Monday, October 15, 2007

Terroir and culture

letter to Whiting

"CULTURE," OF COURSE, is etymologically as well as (or indeed therefore) intimately related to terroir. "Culture" has as its root the Latin colere, to till. (I bet the older root, excuse the pun, has to do with lifting-together, which is what tilling describes.)

There's no doubt Culture is grown out of the soil, and that therefore Cultures are first and foremost site-specific. "One of my proudest self-descriptive sentences is: I am committed to two notions often thought to be mutually exclusive: regionalism and modernism." [Painters, Peasants, and Postmodernism: a reading of Wallace Stevens, the opening section of my Even Recent Cultural History: Place Art and Poetry in Ordinary Life, five lectures from the '80s. Available here.]

Growing up in the San Francisco Bay Area -- or, rather, looking back on it -- and then practicing journalistic criticism there, in the 1970s and '80s -- it was striking to contemplate the local culture: UC Berkeley and KPFA, San Francisco's museums, orchestra, and opera; the theaters which re-emerged in that period (Actors Workshop, ACT, Berkeley Rep and others) after the long quiescence of the Eisenhower-television darkness; the vital dance scene; the development of rock music; the flourishing of the Oakland Symphony during the Gerhard Samuel years; the painting scene so vitally centered on the San Francisco Art Institute and the California College of Arts and Crafts and the university campuses at Berkeley and Davis...

In the years just after the end of WW II all this began to ferment quite headily in an atmosphere quite specifically local, for while there was plenty of international awareness (returning veterans, visiting artists, refugee immigrants, the World's Fair of 1939-1940) travel itself was neither fast nor easy; the jet engine hadn't yet entered passenger service). Northern California was its own country in many ways. Even Modernism, accelerated though its tempo necessarily is (see Matt K. Matsuda: The Memory of the Modern), had a homegrown flavor that linked it organically to a California past. (That past is discussed persuasively, as it applies to poetics, in William Everson: Archetype West: the Pacific Coast as a Literary Region [1976: Oyez Books].)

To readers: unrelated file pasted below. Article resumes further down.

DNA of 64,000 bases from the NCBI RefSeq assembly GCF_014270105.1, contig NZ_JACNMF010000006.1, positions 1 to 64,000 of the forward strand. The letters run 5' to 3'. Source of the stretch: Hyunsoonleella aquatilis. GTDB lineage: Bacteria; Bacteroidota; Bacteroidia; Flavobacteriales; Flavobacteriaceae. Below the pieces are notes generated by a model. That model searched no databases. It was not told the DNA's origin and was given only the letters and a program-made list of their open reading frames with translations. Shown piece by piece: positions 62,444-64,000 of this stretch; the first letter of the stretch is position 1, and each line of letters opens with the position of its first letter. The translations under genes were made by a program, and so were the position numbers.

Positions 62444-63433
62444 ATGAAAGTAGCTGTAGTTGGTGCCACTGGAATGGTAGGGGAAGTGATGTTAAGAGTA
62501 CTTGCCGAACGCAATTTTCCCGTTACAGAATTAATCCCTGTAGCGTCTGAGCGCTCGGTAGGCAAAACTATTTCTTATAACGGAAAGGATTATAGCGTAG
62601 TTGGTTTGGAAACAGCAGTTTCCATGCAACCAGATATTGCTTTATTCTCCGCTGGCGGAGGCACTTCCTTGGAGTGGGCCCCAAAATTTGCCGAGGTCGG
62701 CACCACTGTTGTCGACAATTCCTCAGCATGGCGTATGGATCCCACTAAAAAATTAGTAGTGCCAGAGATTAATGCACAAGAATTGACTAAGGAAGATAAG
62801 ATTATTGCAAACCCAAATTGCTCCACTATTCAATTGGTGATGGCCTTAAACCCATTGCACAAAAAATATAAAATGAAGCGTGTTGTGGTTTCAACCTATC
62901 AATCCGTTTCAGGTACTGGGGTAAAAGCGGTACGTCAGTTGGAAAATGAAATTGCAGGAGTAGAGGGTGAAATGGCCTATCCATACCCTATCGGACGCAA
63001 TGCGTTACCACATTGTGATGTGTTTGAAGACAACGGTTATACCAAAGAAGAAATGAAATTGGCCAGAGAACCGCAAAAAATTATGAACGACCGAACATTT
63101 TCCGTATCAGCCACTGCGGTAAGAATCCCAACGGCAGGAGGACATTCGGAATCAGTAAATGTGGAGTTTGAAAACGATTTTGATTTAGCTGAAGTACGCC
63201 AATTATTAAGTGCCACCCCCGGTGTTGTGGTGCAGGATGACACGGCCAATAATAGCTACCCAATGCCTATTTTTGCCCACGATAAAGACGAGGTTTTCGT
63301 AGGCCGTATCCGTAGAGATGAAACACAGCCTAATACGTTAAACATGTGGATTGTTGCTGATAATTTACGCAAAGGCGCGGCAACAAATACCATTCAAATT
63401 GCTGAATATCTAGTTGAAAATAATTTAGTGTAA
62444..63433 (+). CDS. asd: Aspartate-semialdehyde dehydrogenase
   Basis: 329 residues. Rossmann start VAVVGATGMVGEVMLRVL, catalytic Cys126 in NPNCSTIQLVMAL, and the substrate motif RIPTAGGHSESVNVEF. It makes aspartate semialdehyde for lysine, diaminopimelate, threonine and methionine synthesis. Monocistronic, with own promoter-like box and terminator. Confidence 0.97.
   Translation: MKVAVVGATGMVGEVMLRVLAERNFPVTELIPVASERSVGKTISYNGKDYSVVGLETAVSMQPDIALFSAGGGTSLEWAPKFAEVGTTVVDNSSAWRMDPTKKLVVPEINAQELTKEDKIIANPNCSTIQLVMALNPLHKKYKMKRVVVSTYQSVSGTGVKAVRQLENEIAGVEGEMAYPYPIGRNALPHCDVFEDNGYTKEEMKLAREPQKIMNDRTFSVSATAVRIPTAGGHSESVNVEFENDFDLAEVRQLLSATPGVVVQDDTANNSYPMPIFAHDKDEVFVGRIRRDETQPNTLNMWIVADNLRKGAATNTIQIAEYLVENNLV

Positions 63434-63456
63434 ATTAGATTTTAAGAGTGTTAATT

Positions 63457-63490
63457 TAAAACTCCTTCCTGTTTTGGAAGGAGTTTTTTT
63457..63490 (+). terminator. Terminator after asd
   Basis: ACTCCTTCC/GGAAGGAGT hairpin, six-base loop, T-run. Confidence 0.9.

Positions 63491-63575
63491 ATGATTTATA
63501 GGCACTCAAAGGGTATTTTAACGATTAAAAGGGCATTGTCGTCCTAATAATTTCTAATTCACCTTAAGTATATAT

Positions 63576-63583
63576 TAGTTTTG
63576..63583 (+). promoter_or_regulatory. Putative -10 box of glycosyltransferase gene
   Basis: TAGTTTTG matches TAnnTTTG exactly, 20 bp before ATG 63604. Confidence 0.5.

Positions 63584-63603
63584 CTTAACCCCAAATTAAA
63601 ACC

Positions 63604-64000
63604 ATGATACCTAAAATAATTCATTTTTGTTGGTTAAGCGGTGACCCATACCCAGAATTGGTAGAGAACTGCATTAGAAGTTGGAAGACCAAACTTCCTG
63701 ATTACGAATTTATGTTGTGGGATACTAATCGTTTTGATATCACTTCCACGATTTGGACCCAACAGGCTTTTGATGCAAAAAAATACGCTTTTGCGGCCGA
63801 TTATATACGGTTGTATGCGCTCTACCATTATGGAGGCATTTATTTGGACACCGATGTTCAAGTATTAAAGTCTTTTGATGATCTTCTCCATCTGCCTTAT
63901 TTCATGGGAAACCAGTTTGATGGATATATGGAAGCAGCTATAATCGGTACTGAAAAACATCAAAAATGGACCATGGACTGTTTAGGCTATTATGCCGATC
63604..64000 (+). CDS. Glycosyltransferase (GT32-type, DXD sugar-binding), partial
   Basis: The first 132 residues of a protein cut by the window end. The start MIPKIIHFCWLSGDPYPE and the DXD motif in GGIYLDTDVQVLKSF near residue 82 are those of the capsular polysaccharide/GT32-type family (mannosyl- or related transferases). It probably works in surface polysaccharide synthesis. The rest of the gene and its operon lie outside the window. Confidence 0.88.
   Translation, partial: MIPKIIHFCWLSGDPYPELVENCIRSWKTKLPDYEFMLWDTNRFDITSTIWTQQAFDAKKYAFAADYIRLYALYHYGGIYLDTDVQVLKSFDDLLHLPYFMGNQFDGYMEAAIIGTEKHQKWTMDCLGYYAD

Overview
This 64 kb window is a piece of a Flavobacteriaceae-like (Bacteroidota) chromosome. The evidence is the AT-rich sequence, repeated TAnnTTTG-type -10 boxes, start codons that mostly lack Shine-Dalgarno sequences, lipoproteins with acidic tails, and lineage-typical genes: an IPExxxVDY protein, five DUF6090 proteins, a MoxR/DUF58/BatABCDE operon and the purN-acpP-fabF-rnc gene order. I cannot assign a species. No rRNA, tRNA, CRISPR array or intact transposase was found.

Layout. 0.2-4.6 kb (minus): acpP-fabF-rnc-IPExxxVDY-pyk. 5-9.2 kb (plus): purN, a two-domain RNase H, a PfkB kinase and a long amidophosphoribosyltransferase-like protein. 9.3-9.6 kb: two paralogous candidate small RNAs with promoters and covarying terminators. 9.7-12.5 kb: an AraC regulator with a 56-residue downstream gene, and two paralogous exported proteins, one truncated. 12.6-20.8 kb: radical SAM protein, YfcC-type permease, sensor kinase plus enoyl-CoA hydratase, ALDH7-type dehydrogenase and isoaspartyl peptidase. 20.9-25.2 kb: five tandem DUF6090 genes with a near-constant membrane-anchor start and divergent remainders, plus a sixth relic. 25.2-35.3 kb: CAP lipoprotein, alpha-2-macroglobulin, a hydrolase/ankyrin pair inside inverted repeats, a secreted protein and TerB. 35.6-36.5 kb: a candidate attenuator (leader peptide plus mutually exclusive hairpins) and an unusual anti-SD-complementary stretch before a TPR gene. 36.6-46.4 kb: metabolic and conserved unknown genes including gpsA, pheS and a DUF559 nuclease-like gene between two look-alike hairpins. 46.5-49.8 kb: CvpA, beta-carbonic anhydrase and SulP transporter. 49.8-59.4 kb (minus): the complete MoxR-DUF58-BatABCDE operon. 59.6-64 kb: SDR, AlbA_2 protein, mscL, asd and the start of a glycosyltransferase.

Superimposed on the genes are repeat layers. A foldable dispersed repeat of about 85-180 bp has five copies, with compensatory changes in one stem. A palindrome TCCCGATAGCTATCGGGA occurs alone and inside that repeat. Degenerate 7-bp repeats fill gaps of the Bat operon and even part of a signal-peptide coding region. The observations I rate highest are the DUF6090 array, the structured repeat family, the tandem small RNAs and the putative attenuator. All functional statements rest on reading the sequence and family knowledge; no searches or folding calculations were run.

In the late 1960s, recalling activist memories from the Great Depression (see the General Strike of 1934), this Bay Area culture finally blended with youth activism, early stimulated by protest against Chinese activity in Tibet and the congressional Un-American Activities Committee, then more widely by sympathy with voter registration drives in the American southeast, finally by freedom-of-speech issues on campus, generated a truly powerful though never really co-ordinated (much less coherently conceived and stated) local mentality or sensibility whose ultimate contribution to a wider American character is of course yet to be seen.

(It is, however, incipient on the national body politic. Nancy Pelosi, the Speaker of the House of Representatives, and California's two senators Dianne Feinstein and Barbara Boxer, are all from the Bay Area. They are frequently divided on national and international questions but in that division reflect divisions in their own constituencies while remaining firmly on the left.)

I don't think "terroir" can yet be fully English: it's not quite fully immigrated. This may be my own bias: I simply want to deny to English any possibility of terroir having been adopted. There's much work to be done before it has become completely accepted. But I like it that it is so much in use, and that it carries with it subliminal resonances of terror. There is something profoundly disturbing about ploughing; turning the soil is hardly "cultivated," in one of the senses that word has unfortunately developed (dismissively discriminating; snooty).

The most vital forms of expression, and the most visceral forms of understanding from which such expression emerges and toward which it contributes, are chthonic (see Camille Paglia: Sexual Personae: Art & Decadence from Nefertiti to Emily Dickinson, chapter 1). Culture is terroir; "global culture" can only be a catchphrase.

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